THE OUTGOING CEO of Scotland’s publicly-owned investment bank was handed an exit payment of £117,500 instead of working her notice period.

Eilidh Mactaggart resigned as CEO of the £2bn Scottish National Investment Bank (SNIB) on January 27 – with the organisation eventually acknowledging she had quit due to personal reasons after ministers came under fire for a lack of explanation.

But The Herald can now reveal Ms Mactaggart was handed half of her annual £235,000 salary in lieu of her working her six-month notice period, despite quitting the post she had held since April 2020 with immediate effect.

Politicians have now called on Finance Secretary Kate Forbes to explain how the £117,500 payment was “appropriate”.

Documents also show that Scottish Government ministers went to great lengths to ensure media messaging was synchronised with that of the SNIB – while briefing notes for ministers included potential follow ups and “additional possible” questions they may face about the situation.

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Ms Mactaggart also received half of her annual £37,500 bonus, according to documents.

Scottish LibDems economy spokesperson, Willie Rennie, said: "There is undoubtedly more to this situation than ministers have been prepared to let on.

“If Eilidh Mactaggart quit for personal reasons or left for another role then it is far from clear why she would be due six months' salary as a payoff.”

He added: "The Finance Secretary needs to explain why this payoff was appropriate and why officials were so concerned about media-handling."

"Many previous Scottish Government economic initiatives have fallen apart at the seams, we cannot afford for this one to go the same way. I hope that Eilidh Mactaggart's replacement will last longer in post."

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Government documents indicate ministers should say they only found out about Ms Mactaggart’s resignation on February 18, one week before it was made public. But internal communications within the Scottish Government show that First Minister Nicola Sturgeon and the Finance Secretary were informed of the decision on February 11.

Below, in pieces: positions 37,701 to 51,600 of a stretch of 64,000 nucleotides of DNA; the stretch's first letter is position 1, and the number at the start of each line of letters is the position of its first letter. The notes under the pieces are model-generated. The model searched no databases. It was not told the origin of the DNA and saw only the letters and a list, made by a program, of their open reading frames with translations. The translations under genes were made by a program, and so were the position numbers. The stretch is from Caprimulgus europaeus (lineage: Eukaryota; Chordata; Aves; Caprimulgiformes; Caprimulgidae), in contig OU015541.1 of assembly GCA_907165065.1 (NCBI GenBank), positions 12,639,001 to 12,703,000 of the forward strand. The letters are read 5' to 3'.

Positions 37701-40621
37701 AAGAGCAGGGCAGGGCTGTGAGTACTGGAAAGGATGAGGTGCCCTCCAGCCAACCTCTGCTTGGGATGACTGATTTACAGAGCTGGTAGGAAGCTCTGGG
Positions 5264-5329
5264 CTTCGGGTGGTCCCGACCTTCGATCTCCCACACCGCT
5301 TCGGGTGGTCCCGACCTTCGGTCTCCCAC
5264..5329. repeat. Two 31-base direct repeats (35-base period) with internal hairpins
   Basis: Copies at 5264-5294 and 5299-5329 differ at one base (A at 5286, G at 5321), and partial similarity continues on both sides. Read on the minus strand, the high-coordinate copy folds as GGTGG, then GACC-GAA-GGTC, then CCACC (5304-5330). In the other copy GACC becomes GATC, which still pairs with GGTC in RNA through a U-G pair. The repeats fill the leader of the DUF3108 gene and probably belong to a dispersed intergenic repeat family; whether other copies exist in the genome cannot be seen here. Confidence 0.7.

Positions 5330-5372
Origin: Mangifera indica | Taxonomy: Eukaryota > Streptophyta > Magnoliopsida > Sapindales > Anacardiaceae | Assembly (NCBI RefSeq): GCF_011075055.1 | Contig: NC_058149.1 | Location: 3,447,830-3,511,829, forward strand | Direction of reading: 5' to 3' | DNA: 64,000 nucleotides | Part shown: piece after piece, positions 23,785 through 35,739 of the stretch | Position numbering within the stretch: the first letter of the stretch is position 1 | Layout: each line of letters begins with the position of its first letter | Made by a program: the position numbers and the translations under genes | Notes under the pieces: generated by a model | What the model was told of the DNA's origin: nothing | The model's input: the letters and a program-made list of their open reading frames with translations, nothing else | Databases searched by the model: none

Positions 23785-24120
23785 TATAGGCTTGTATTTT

The papers also reveals that senior Scottish Government officials held a meeting with Ms Mactaggart on February 9, after she had tendered her resignation.

A briefing note prepared for Ms Sturgeon ahead of First Minister’s Questions, explicitly stated that “ministers were told on February 18 that the chief executive had resigned”.

But on February 9, a senior economy official in the Scottish Government held a meeting with Ms Mactaggart. Much of the content of the meeting has been redacted by the Scottish Government, but during the call Ms Mactaggart was “thanked” and was told “if she wished to contact me again she could do so”.

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Two days later, the Scottish Government’s most senior civil servant, permanent secretary John-Paul Marks, thanked the same senior official for “the careful handling and for keeping our ministers closely up to date as things unfold” – raising doubts over why ministers were told to say they had found out about the decision on February 18 instead.

Scottish Conservative shadow cabinet secretary for finance, Liz Smith, said it was "extremely concerning" that the Scottish Government "appear to have tried to blur goings-on at the Scottish National Investment Bank”. She added: “As usual, the SNP are doing all they can to avoid scrutiny and accountability. With so much public money – and indeed Scotland’s long-term economic prospects – at stake, the public have a right to expect their Government to be open and transparent.

“The SNP must urgently come clean about this murky saga, explain exactly why they appear to have misled the public over these dates, and face up to the scrutiny of parliament and the Scottish public.”

A spokesperson for the Scottish National Investment Bank said: “Eilidh was paid six months’ notice which was due under the terms of her contract of employment.

“No other financial settlement was made.”

A Scottish Government spokesperson said: “As the First Minister told Parliament, Ministers had no input into the resignation of the former chief executive although were told earlier in February that the chief executive would be leaving the bank imminently.

“The chair of the bank, Willie Watt, advised Scottish Government officials on January 31 that the chief executive had offered her resignation. The Scottish Government and the bank discussed the possible terms of that resignation and potential successor arrangements over the following weeks – with ministers updated accordingly.

“On February 18, the resignation was formally confirmed to ministers. The former chief executive was paid in lieu of her notice period in line with the bank’s contractual obligations.”